Robert Stone is a British-American documentary filmmaker. His work has been screened at dozens of film festivals and televised around the world, notably seven of his films have appeared on PBS's American Experience series and four of his films have premiered at the Sundance Film Festival (including Closing Night Film in 2009).
Stone was born in England and educated in the United States. His father Lawrence Stone was a noted historian and chair of the History Department at Princeton University in Princeton, New Jersey where Robert grew up, graduating Princeton High School in 1976. He was later educated at the University of Wisconsin at Madison, did a brief stint at Sorbonne University in Paris and at the Lee Strasberg Theatre and Film Institute in New York. His debut work was the Academy Award-nominated Radio Bikini (1988), about nuclear tests performed around Bikini Atoll in 1946.
Known in large part for his innovative use of archival material in historical documentaries, Stone has directed several well received documentaries that he has shot himself, including American Babylon (2000) and, most recently, Pandora's Promise (2013), which makes the environmental case for nuclear energy as a solution to climate change.
Entertainment Weekly film critic Owen Gleiberman stated that Stone "may be the most under-celebrated great documentary filmmaker in America." His films Guerrilla: The Taking of Patty Hearst (2004) and Oswald's Ghost (2008) both received Emmy nominations for Exceptional Merit in Documentary Filmmaking; Gleiberman hailed them as "two of the most explosively insightful documentaries of the last decade". For Earth Days (2009), Stone received a nomination for the Writers Guild of America Award for Best Documentary Screenplay.
His only foray into fiction filmmaking was a counter-factual fake historical documentary for German television called World War Three in 1998. In addition to his work making feature-documentaries, in the early 1990s he was commissioned to create a 24-part semi-interactive permanent installation at the JFK Presidential Library in Boston.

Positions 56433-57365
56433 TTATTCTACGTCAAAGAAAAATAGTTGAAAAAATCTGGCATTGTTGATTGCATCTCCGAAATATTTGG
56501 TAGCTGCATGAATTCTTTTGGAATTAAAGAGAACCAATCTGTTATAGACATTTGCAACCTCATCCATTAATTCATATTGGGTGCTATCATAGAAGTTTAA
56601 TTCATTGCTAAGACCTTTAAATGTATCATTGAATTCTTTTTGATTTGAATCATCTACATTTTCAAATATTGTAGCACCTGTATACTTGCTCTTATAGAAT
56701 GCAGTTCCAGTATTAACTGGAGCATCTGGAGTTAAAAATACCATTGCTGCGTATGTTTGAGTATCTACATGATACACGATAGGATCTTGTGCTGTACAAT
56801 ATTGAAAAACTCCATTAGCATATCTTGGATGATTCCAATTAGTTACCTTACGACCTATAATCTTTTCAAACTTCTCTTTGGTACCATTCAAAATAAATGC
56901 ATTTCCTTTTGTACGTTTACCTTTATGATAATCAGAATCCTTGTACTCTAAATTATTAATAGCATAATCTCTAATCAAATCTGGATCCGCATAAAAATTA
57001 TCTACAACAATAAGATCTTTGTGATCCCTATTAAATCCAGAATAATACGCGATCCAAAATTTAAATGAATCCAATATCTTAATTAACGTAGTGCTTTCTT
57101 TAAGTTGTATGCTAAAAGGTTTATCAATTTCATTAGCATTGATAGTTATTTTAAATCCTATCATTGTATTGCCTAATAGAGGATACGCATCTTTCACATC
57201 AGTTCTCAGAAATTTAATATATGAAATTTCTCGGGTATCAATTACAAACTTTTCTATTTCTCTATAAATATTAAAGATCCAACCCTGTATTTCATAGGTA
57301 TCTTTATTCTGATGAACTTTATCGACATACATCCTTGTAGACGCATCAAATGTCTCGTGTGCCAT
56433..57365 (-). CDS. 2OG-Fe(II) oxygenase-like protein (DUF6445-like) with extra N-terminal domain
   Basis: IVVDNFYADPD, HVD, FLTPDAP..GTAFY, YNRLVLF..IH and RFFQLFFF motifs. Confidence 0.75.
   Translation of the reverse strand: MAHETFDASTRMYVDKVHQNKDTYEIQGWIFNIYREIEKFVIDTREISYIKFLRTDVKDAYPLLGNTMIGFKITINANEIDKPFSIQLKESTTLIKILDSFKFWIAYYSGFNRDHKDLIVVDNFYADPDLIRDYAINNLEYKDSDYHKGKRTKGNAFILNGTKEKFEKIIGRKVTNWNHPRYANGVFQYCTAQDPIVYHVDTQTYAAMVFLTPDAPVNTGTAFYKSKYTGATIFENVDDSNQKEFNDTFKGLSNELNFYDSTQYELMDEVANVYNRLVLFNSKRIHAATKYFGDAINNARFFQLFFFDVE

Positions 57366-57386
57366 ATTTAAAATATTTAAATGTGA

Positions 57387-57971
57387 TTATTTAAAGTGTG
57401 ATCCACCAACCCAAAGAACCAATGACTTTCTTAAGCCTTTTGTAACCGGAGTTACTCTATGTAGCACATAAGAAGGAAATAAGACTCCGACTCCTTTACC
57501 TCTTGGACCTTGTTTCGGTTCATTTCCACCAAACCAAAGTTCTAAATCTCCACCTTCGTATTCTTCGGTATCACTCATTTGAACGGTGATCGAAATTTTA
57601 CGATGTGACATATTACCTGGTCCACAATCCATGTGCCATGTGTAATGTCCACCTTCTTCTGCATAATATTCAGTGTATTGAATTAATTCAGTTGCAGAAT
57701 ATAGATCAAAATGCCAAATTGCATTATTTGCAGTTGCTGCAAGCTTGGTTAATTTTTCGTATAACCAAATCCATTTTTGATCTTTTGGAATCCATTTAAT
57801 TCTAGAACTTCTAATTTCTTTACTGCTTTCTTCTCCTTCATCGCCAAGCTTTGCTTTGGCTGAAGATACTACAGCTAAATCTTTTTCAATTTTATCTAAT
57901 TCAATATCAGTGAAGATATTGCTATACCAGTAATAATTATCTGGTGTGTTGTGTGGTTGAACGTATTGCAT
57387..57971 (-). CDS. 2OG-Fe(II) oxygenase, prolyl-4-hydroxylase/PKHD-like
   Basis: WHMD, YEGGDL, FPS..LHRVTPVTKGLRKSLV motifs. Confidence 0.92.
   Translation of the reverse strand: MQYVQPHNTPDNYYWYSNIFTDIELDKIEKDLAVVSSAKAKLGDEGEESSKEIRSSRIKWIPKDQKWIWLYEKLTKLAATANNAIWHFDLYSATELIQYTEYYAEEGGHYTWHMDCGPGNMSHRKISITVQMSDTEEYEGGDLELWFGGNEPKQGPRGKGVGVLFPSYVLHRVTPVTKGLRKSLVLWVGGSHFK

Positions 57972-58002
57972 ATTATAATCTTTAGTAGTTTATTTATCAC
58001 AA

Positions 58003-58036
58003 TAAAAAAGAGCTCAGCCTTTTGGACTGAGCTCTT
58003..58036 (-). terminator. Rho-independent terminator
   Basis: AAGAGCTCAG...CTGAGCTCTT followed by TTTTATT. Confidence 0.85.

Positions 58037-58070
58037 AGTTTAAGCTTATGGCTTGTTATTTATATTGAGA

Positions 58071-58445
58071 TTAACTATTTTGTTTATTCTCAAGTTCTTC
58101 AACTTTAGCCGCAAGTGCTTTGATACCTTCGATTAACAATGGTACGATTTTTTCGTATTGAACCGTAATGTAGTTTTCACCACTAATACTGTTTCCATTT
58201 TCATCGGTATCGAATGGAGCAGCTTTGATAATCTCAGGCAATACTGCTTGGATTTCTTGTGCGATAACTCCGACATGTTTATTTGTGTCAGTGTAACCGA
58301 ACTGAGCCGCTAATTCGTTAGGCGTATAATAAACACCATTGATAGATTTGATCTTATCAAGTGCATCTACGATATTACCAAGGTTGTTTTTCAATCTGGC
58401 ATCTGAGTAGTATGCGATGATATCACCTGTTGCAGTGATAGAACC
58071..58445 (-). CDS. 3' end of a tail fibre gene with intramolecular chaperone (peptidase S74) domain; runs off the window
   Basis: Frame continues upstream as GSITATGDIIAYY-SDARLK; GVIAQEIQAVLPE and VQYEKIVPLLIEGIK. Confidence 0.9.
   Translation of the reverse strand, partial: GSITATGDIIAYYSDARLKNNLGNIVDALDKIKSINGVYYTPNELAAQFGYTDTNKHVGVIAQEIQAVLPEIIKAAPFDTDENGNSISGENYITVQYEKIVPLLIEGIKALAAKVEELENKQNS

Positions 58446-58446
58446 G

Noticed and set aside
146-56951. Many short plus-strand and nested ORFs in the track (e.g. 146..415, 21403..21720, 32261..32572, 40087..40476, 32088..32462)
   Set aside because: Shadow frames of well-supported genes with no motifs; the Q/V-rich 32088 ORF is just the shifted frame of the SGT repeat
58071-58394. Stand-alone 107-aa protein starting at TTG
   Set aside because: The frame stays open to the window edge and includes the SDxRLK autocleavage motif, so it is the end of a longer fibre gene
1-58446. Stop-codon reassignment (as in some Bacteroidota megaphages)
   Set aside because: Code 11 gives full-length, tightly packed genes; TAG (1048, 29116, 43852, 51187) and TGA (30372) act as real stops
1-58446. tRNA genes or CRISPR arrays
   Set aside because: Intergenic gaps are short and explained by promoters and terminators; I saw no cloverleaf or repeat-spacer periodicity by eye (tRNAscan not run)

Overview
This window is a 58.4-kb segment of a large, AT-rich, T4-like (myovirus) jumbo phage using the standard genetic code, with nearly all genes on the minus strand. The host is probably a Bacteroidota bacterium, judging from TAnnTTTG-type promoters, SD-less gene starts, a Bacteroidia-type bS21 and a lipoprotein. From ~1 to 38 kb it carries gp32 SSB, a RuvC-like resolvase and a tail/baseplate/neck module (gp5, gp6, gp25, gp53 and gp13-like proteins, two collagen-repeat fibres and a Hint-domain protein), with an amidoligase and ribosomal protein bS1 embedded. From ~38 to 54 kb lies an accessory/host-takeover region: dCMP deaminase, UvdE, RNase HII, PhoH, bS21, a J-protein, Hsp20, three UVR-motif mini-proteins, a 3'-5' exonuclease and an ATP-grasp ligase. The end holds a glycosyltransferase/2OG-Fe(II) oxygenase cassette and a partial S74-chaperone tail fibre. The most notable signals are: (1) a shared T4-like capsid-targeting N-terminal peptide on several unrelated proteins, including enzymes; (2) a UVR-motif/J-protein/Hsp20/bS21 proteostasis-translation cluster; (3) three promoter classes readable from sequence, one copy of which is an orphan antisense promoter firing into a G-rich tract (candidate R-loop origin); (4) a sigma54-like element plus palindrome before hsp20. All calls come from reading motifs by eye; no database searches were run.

His work with environmental issues, particularly the worldwide acclaim surrounding his film Pandora's Promise, led him to co-found the non-profit clean energy advocacy group Energy for Humanity  with environmental campaigner Kirsty Gogan and philanthropist Daniel Aegerter. Stone is also one of 18 co-authors of the Ecomodernist Manifesto which challenges conventional thinking about the meaning of sustainable development.  Starting in 2017, Stone worked on a 6-hour documentary mini-series for PBS called Chasing the Moon, an epic political and social history of the space race. The film aired in 2019 coinciding with the 50th anniversary of the first lunar landing. He also co-authored a companion book of the same name to be published by Ballantine Books.
Stone lives in New York's Hudson Valley with his wife, Shelby Stone (a film and television producer), and his two teenage sons from a previous marriage.
Stone has published an official filmography.
In April 2015, Stone joined with a group of scholars in issuing An Ecomodernist Manifesto. The other authors were: John Asafu-Adjaye, Linus Blomqvist, Stewart Brand, Barry Brook. Ruth DeFries, Erle Ellis, Christopher Foreman, David Keith, Martin Lewis, Mark Lynas, Ted Nordhaus, Roger A. Pielke, Jr., Rachel Pritzker, Joyashree Roy, Mark Sagoff, Michael Shellenberger, and Peter Teague
PBS‘ American Experience has greenlit a new four-hour docu-series “Chasing the Moon”
A good Anthropocene demands that humans use their growing social, economic, and technological powers to make life better for people, stabilize the climate, and protect the natural world.
On Tuesday, a group of scholars involved in the environmental debate, including Professor Roy and Professor Brook, Ruth DeFries of Columbia University, and Michael Shellenberger and Ted Nordhaus of the Breakthrough Institute in Oakland, Calif., issued what they are calling the "Eco-modernist Manifesto."
As scholars, scientists, campaigners, and citizens, we write with the conviction that knowledge and technology, applied with wisdom, might allow for a good, or even great, Anthropocene.